January 10, 2022
How to Get the Most Out of Therapy
By the Therapy Notebooks Team
THE STATE OF THINGS
With global crises and the rise in technology, more people are recognizing their need for support to cope with stress and change. Clients often seek mental health treatment for various life transitions, alongside managing symptoms of anxiety, depression, insomnia, trauma, and more.
With a higher demand for therapy , and a relatively lower supply of therapists, making sure you get the most of the hour you have with your therapist is increasingly important. Therapists have created a guided journal to enhance your time in therapy—whether you regularly attend, are thinking about it, or are just starting out. The Therapy Journal is an easy-to-use, discreet companion for your unique moments to heal.
HOW TO GET THE MOST OUT OF THERAPY
From Therapy Journal’s Lead Clinician, Diana Hu, PsyD
The Therapy Journal is based on clinical research and practice. These come from my observations of strong working therapy relationships and my research investigating what makes courses of therapy successful in decreasing reported symptoms. Here are a few helpful considerations to make the most of your time and financial investment in therapy:
Prepare for openness and honesty with your therapist. You don’t need to lay everything out with them from the get-go, but recognize that therapy is a 2-person relationship to which you bring 50%. When you are able to share your thoughts, feelings, and opinions, your therapist is better able to understand you and tailor their style and approach accordingly. This includes sharing when things feel uncomfortable to talk about or when you are afraid of being judged by the therapist.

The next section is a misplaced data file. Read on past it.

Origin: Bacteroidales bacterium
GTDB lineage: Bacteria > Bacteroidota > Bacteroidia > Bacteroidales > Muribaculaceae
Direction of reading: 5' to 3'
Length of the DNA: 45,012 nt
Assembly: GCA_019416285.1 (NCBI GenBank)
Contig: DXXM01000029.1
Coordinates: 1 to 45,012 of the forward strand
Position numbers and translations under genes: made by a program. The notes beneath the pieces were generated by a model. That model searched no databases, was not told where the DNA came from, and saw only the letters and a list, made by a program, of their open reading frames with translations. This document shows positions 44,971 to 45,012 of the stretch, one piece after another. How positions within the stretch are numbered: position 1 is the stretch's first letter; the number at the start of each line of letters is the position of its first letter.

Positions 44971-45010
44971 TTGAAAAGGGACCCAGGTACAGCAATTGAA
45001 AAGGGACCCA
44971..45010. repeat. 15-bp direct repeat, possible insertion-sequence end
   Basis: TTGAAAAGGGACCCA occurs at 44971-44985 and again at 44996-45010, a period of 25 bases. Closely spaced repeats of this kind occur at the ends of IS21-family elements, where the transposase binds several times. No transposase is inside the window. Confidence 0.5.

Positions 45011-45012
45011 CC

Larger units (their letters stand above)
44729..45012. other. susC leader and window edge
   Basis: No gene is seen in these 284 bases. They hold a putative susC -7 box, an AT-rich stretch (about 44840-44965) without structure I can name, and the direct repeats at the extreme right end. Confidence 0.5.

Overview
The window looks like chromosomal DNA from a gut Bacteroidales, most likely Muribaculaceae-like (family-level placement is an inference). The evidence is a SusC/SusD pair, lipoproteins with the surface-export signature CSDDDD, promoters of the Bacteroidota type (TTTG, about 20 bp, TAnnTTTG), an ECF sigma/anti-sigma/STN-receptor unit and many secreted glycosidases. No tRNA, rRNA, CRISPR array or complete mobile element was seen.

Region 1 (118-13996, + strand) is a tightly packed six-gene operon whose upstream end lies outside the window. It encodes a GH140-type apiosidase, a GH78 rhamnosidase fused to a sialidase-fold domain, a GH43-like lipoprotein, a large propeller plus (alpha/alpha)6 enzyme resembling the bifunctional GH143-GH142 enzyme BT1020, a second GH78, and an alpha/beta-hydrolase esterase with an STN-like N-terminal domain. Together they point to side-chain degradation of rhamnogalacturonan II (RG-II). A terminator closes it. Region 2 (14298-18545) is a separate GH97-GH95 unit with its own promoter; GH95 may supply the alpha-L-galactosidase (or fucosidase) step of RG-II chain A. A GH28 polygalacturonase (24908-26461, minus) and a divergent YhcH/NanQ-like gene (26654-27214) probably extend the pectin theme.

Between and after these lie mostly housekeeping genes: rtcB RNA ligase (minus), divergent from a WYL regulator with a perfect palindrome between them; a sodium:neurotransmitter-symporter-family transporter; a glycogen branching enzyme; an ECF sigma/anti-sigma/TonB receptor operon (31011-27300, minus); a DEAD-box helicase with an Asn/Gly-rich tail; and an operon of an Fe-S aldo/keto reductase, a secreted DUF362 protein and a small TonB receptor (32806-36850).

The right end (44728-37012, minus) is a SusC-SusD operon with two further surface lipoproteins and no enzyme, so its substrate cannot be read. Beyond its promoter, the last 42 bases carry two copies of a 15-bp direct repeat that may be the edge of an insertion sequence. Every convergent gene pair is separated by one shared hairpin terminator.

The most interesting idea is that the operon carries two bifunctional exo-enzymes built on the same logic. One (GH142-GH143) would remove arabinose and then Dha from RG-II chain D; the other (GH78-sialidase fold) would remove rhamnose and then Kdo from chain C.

Stay engaged in therapy through the rest of the time. When you keep in mind themes or key takeaways from your session, your attention and focus might shift, letting you notice reactions, interactions, or patterns you hadn’t before. Even without actively trying to change your behavior, this shift can be used as a building block and “data” to foster the kinds of change you’re wanting.
Know what you’d like to see change. Therapists are most effective when you have something you want to work on because it means you will be motivated to do the “work” of change, which often includes discomfort. Identifying for yourself what you would like to see different in your life, and even knowing why can help establish a shared goal for you and your therapist to build toward.
These points can help you orient or re-orient within your therapy experience, with the idea that your therapist will be better able to understand you and therefore help you.
To learn more about Diana Hu, visit Meet Our Experts.
Q&A WITH DIANA HU
Why journal through therapy?
While therapy is a wonderful way to verbally process, lots of thoughts likely go through your mind over the course of the week and it can be difficult to make sense of them or to hold on to them for your next session. Having a companion journal gives you an opportunity to note them as they're coming up, then reflect on your week before the session so you can highlight the thoughts or moments you want to talk about.
We also know that writing engages a different part of your brain to organize and consolidate learning. Taking time to write down your thoughts after a session helps you to mentally review what happened, engrain it in your mind, and reflect on it during the week.
Should I tell my therapist I’m using this?